Taking a look at the 'Index of Prohibited Books'

Friday, Nov. 10, 2017
Taking a look at the 'Index of Prohibited Books' Photo 1 of 2

During the Pastoral Congress at the Skaggs Catholic Center in September, I participated in a session that met in the school library. On exhibit were two tables of books that had been banned over the years by various churches, school districts and governmental bodies. A yellow “Police Line, Do Not Cross” tape was wrapped around the whole thing. The only title I can remember was Walt Whitman’s Leaves of Grass, but most of the others were also works of classic status. I thought, “That librarian is a genius! What better way to get kids reading great books than by telling them they can’t?” During my own rebellious youth, a prohibition like that would have been catnip.
It all got me thinking about our own church’s unfortunate experiment with censorship, the infamous Index of Prohibited Books. Created in the 1550s by Pope Paul IV, the Index was part of the Counter-reformation’s effort to steer Catholics away from the myriad of Protestant publications being cranked out by the newly invented printing press, as well as other literature deemed to be heretical. It was the same kind of inclination to purify the Church that the Inquisition represented. 
The Index continued to be maintained for the next 400 years until another Paul, Pope Paul VI, abolished it in 1966. Through its various editions during that period, the list continually changed, as the Church, for example, reconciled itself to new scientific ideas like the heliocentrism of Copernicus and Galileo and removed their writings from the list. Others, however, were added: During the Enlightenment of the 18th century, the works of some of the philosophers like Voltaire and Rousseau made the list.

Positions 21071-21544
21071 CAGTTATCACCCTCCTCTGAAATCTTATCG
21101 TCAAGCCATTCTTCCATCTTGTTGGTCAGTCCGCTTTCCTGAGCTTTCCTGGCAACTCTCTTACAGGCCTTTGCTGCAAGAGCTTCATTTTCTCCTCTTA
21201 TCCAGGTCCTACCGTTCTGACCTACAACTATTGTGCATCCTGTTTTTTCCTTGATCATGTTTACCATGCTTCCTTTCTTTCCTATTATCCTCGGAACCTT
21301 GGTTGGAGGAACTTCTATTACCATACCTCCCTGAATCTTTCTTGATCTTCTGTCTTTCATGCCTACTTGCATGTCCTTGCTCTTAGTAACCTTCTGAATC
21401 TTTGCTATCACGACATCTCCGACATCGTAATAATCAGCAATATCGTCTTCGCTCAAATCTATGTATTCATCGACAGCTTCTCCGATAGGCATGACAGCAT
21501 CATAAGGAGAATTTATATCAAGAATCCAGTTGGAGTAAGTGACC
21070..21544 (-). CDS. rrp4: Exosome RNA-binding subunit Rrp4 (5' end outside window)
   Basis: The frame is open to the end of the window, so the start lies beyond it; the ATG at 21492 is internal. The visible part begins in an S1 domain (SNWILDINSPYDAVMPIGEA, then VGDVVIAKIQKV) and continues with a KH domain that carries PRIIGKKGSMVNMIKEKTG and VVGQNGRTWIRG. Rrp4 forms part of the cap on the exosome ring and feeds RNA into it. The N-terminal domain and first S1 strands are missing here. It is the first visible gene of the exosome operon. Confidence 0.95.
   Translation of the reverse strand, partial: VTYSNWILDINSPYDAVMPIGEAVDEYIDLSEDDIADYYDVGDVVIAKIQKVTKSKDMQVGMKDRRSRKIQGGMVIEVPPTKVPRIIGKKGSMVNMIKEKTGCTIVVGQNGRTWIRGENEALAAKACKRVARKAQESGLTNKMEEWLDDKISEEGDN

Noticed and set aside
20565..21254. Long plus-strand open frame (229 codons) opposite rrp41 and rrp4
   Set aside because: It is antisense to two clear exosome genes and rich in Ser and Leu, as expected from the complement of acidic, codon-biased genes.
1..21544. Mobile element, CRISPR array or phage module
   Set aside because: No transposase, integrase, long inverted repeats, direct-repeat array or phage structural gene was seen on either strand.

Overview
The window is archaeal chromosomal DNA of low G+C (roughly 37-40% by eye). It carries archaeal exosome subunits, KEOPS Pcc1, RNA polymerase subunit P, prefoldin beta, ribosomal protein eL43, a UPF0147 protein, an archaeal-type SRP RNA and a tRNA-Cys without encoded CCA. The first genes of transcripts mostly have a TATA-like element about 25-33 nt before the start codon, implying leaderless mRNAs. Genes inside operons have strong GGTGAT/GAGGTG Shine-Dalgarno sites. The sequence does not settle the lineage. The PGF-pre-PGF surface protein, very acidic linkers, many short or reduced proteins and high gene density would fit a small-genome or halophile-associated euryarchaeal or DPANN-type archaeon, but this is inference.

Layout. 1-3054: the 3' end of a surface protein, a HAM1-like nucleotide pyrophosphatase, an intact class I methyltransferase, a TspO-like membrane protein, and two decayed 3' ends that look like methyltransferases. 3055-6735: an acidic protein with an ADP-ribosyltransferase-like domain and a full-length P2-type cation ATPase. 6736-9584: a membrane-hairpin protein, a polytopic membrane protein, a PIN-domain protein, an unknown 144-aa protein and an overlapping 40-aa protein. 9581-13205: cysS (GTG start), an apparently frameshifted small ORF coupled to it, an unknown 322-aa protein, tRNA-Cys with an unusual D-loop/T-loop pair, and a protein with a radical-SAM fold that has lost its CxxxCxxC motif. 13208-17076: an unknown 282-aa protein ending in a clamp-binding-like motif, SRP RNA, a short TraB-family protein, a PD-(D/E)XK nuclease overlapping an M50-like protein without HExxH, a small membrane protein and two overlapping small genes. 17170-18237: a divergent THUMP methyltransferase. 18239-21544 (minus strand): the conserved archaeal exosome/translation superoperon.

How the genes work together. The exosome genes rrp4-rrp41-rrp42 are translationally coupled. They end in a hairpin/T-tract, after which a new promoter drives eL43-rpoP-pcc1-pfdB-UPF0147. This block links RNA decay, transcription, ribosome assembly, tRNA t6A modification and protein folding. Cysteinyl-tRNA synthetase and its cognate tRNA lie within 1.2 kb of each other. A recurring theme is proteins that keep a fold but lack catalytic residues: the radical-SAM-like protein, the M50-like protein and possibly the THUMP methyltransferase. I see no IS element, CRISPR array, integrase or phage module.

The Diocese of Salt Lake City Archives has the 1930 edition of the Index once owned by Bishop Duane G. Hunt, as well as a 1925 booklet explaining the Index, which was once owned by Msgr. James Claffey. Taken together, they offer a fascinating glimpse into one aspect of the Church as it once was.
Thumbing through the Index, my first impression is how far I have to go into its 563 pages before I find any author or title that I even recognize. Most of the forbidden writings seem to be obscure theological essays published in Latin (obscure, at least, to one like myself untrained in theology). There are very few titles indeed that one could expect to pull off the shelf at Barnes & Noble today. And there are some oddities: Erasmus Darwin’s Zoonomia, which anticipated the evolutionary theory of his grandson Charles, is on the list, but none of Charles’s much more famous – and provocative – writings.
How did a book get placed on the list? Throughout most of its history, the Congregation of the Index examined suspect works and made recommendations to the pope, though the pope of course could act on his own. Presumably, books were removed by means of a similar process of re-examination.  
And what was the penalty for reading a forbidden book? For purposes of scholarship, a prospective reader could always apply to his bishop for a dispensation; for all others, the reading of a substantial part of a condemned book was a mortal sin.
Censorship of any kind is generally abhorrent to modern democratic societies, and we can applaud Paul VI’s abolition of the Index. Although the titles on the 1930 edition, with few exceptions, would not have cut into my own reading list very seriously, getting rid of the Index removes one more stick that critics of the Church have used to attack us, and helps move the Church into the modern world.
Gary Topping is the Diocese of Salt Lake City archivist.

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